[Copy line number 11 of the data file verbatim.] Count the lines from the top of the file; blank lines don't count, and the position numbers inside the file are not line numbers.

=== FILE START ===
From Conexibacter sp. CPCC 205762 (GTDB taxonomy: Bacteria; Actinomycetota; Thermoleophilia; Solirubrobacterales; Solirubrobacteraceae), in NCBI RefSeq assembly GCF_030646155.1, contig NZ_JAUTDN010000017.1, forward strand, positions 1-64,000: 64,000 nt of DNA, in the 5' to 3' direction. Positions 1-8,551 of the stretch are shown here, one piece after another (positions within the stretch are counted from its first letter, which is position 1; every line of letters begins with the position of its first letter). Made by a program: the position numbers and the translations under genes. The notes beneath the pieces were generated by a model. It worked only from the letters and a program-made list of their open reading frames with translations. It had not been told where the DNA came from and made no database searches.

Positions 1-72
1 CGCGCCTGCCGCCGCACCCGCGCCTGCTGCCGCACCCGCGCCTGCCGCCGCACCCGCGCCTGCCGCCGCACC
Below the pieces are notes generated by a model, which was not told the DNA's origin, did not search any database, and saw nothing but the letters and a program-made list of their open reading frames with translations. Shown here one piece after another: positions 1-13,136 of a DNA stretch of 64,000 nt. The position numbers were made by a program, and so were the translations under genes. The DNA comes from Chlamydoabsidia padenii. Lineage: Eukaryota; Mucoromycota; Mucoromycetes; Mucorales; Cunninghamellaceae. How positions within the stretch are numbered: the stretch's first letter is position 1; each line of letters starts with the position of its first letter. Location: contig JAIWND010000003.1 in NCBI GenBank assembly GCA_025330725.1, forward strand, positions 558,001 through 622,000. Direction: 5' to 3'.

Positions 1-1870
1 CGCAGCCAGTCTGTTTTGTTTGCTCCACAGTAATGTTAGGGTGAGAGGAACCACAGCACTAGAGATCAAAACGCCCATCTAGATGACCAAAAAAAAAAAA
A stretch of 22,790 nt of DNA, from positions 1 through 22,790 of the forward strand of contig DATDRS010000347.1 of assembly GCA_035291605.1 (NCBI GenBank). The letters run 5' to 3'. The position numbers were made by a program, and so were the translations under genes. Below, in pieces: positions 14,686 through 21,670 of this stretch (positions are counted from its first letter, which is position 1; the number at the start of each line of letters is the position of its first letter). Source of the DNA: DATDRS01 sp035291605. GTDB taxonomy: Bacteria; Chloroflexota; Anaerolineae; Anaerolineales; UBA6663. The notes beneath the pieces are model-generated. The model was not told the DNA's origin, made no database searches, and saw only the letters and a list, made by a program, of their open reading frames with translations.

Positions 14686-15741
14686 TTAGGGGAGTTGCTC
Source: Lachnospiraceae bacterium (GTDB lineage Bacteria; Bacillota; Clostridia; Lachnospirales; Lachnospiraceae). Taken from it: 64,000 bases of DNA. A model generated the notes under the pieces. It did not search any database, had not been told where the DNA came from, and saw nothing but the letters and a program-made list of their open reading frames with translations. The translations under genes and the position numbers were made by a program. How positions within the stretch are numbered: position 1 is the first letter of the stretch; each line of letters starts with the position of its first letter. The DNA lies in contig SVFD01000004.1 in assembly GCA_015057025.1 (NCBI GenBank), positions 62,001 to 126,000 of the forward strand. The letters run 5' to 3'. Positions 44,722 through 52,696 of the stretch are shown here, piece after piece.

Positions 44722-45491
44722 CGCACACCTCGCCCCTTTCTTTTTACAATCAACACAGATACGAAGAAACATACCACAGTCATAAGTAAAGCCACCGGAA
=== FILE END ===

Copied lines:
Positions 44722-45491